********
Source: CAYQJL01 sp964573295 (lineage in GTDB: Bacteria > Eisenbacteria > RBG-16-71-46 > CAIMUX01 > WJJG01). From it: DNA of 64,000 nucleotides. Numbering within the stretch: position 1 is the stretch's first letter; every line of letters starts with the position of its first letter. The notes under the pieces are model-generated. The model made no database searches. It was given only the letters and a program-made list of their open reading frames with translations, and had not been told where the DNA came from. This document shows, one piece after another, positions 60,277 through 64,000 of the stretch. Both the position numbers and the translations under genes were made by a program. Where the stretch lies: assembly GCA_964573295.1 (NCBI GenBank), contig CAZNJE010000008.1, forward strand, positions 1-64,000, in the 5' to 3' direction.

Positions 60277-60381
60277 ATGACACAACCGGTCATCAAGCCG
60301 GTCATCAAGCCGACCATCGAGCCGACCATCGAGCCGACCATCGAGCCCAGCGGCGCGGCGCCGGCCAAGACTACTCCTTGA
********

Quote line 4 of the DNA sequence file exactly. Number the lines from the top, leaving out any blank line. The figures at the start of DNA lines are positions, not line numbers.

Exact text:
60301 GTCATCAAGCCGACCATCGAGCCGACCATCGAGCCGACCATCGAGCCCAGCGGCGCGGCGCCGGCCAAGACTACTCCTTGA